The Udaipur Collection: A Fine Family Heirloom Of Historic Vehicles
Images: Makarand Baokar/Courtesy Eternal Mewar
Legend has it that Maharana Udai Singh, who was part of the Sisodia dynasty, was out hunting one day, and he came upon a sage seated beside Lake Pichola. The sage declared that if the king built his palace at the same site, it would change his family’s fortune.
The Maharana built a small shrine, Dhuni Mata, to mark the spot, which is now the oldest part of the City Palace of Udaipur. Soon afterwards, Udai Singh chose the site of Udaipur for his new capital and built an artificial lake named Udai Sagar after himself.
Over time the city grew too, to become a UNESCO World Heritage site that is “like no other place on earth”, aptly described by writer Rosita Forbes.
The Sisodia dynasty though is much older than Udaipur, a dynasty that traces its lineage back to 568CE, when 11-year-old Guhil founded a new clan known as the Gehlots.
Since then, there have been 76 maharanas, with the current ‘custodian’, the charismatic Shriji Arvind Singh Mewar, embodying princely India at its elegant best.
Shriji Arvind Singh Mewar is also a true-blue automobile aficionado, having opened one of India’s first historic vehicle museums, in February 2000.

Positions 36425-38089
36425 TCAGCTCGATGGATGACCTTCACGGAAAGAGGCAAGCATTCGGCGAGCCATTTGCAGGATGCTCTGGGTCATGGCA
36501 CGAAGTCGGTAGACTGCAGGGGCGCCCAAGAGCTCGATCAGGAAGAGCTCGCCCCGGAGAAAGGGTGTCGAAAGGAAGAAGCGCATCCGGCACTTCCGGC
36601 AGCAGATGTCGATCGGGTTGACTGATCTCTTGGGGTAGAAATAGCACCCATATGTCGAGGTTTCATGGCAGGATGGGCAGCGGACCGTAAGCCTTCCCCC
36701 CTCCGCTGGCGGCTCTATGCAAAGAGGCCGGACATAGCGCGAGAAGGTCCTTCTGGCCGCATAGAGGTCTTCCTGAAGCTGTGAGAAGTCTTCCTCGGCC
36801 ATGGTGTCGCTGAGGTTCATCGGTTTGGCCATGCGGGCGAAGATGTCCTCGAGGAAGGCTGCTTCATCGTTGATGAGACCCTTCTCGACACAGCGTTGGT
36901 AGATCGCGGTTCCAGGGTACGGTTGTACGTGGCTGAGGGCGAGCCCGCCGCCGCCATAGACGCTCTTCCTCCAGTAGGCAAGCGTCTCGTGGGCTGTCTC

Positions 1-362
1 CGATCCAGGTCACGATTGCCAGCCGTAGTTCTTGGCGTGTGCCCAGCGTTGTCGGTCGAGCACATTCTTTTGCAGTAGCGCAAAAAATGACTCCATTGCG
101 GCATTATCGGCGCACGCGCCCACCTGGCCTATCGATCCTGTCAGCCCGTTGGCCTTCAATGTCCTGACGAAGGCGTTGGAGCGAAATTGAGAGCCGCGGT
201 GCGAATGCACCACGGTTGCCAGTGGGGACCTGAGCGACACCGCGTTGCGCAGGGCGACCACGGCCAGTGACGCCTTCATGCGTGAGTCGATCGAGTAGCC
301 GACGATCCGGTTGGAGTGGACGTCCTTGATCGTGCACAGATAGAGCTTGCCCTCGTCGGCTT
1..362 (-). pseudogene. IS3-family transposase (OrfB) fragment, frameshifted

Each of the 25-odd cars and trucks in the museum have a story to tell, as almost all are one-owner cars that belonged to the Mewar family, cars that were acquired over the generations, and then kept in the family for subsequent decades.
A respect for history, and recognition that automobiles have played a significant role in the evolution of princely India has motivated Shriji Arvind Singh Mewar to preserve and restore the cars that are still with the family.
Reflecting the simplicity of the maharanas, specifically that of Bhagwat Singh, who was the titular maharana from 1955 until his death in 1984, the collection includes an Austin Cambridge, a 1965 Rambler Classic, two Morrises and several Mercedes-Benzes. Plus, a Chevrolet truck, and a bus.
More impressive are the four Rolls-Royces, a Buick and two Cadillacs; the last two, both beautifully preserved cars from 1939, were gifted to Maharajkumar Bhagwat Singh and his young bride Bhanwar Baisaheb Sushila Kumariji, by her father, who was later the Maharaja of Bikaner, Sadul Singh.
Shriji Arvind Singh Mewar’s everyday run-about is a red MG TC from 1946, one of several that had been imported into India. Parked at a special spot marked out by a plaque, the MG has pride of place, right in front of the royal residence.
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